Notre Dame Logo

Center for Social Concerns


Home > Our Mission > Catholic Social Tradition > Stewardship and Care for Creation

An Introduction to the Principles of Catholic Social Thought

Stewardship and Care for Creation
Christian love forbids choosing between people and the planet. It urges us to work for an equitable and sustainable future in which all peoples can share in the bounty of the earth and in which the earth itself is protected from predatory use. The common good invites regions of the country to share burdens equitably…It also invites us to explore alternatives in which our poor brothers and sisters will share with the rest of us in the banquet of life, at the same time that we preserve and restore the earth, which sustains us. (Renew the Earth, Section 4, para.C)

There is a solidarity among all creatures arising from the fact that all have the same Creator and are ordered to glory and worship of the Creator. Humanity’s dominion over inanimate and other living beings is not absolute; it is limited by concern for the quality of life of his or her neighbor, including generations to come. As such, the steward is a manager, not an owner. Accordingly, use of the mineral, vegetable and animal resources of the universe cannot be divorced from our moral responsibilities. Our stewardship of the earth enables us to be participants in God’s act of creating and sustaining the world.

Studies on the state of environmental justice in this country cite race as a predictor of who bears a disproportionate burden of environmental degradation in the U.S. These studies state that, “African Americans, Native Americans, Latinos, Asians and Pacific Islanders are among the highly vulnerable populations most susceptible to the injustices of racism, poverty, and environmental degradation.”

Likewise, the conditions of the poor are often closely connected to environmental issues. In Sollicitudo Rei Socialis, Pope John Paul II argues that the direct or indirect result of industrialization is frequently the pollution of the environment, which often has serious consequences to the health and well-being of the poorest members of society. Moreover, the overuse of natural resources by the West endangers their long and short-term availability, especially for the poor. Authentic development seeks to make a preferential option for the poor in the same way that it aims to care for creation.

Student Reflection:
[Natural Gas] Developers … mine through the center of the mountaintops, removing earth and flattening the mountain itself. This is repeated for all strata in which coal can be found, peeling away layers at a time…Locals are having major difficulties with the sinking of the land under their houses, causing massive damage that is often beyond repair…As if the destruction of the environment and the beautiful scenery found in southwest Virginia were not bad enough, employment rates for local miners have drastically fallen in recent years with the coming of new technology…What is most disturbing about the environmental situation, however, is that the people living in this area obviously cannot afford to fight developers on their own, and no one really seems to care. It is a region that is ignored by the rest of the population, virtually swept under the rug without a second thought, aside from those of the neighboring states as they ship loads of trash and prisoners out of their own territory. Even more tragic, though, is that it looks as if this vicious cycle is never ending.--Kristine Martel, Appalachia Seminar, 2002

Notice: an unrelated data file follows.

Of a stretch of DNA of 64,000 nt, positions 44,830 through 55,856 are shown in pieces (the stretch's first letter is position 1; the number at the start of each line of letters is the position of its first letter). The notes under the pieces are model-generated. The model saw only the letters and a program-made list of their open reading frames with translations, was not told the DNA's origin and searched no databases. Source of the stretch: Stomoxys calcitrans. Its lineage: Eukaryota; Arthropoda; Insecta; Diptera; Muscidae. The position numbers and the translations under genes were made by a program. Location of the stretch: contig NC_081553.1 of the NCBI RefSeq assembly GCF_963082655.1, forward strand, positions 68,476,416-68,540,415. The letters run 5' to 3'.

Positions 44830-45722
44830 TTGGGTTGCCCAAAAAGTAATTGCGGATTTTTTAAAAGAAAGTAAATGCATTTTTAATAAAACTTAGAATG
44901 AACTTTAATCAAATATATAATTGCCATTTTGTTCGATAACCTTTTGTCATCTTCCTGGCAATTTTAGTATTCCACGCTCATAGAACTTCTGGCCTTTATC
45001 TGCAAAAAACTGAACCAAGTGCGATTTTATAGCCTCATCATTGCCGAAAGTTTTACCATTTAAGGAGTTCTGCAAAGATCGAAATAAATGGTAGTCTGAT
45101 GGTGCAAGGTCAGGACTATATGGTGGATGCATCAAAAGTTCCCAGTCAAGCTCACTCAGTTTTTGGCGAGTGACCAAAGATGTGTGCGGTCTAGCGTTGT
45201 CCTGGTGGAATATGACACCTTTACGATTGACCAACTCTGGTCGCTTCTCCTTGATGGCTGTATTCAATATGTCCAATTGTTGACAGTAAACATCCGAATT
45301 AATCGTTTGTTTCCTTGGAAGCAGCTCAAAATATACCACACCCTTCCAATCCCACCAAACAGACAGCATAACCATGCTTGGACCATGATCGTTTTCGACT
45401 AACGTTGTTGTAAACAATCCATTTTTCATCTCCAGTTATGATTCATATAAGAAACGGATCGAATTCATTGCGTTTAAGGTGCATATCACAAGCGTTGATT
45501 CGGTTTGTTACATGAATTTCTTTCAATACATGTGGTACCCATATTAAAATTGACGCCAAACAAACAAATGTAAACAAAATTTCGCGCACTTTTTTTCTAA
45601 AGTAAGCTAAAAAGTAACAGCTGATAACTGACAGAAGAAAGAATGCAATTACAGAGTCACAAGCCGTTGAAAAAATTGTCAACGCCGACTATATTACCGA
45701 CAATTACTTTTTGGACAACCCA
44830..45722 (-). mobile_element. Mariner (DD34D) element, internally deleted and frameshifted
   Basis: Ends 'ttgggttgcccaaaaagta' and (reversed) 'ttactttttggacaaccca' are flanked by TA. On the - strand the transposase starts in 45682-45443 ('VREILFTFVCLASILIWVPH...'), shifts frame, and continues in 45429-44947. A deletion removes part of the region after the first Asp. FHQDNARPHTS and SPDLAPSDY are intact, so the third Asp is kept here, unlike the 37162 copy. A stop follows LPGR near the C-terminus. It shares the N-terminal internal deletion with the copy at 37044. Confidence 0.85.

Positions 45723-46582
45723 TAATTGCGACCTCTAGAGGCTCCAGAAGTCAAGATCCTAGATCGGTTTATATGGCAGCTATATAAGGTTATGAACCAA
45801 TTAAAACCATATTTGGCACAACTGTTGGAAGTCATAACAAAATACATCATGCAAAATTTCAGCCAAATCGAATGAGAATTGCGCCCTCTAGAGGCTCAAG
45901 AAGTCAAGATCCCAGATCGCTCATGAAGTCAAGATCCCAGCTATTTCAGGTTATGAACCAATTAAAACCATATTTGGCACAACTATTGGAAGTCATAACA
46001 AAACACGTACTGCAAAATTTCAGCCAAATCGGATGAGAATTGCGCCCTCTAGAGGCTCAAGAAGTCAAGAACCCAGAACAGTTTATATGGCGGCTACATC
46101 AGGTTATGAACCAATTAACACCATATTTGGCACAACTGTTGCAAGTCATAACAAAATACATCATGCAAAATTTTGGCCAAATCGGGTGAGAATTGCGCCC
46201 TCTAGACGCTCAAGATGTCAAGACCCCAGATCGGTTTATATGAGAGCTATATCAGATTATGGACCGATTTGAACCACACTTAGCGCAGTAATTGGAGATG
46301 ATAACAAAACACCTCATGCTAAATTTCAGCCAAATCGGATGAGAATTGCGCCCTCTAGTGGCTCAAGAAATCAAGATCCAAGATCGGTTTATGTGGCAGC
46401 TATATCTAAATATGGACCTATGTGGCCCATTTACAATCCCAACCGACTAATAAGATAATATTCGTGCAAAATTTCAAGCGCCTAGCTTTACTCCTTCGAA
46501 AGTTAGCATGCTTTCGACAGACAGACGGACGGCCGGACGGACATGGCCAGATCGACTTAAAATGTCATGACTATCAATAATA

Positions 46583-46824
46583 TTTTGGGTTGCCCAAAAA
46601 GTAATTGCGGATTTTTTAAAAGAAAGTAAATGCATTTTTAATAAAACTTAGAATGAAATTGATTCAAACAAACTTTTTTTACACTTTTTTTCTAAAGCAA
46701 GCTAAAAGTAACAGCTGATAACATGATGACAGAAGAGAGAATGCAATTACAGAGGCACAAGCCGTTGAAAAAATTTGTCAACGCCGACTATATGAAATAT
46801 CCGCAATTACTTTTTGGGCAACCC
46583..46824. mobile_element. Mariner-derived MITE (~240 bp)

Questions for Discussion/Reflection:
1. What does Leviticus 25.2-4, 10-12 say concerning stewardship, and how can we relate those principles to the environmental issues we encounter today?
2. In what ways can we hold corporate and government entities responsible for the ways they have abused the environment, even if those practices have made basic necessities and luxury items available at a lower cost to the consumer (e.g. heat, water, transportation)? Should the consumer be held to the same standards? If so, what are the implications?

(6) Subsidiarity


The site you are visiting is designed with web standards. This note was made visible to you because you are on a non-traditional device or are using an outdated browser. You may only view the content of this site. Please visit Notre Dame Web Central's browser upgrade page for a list of browsers that supports web standards.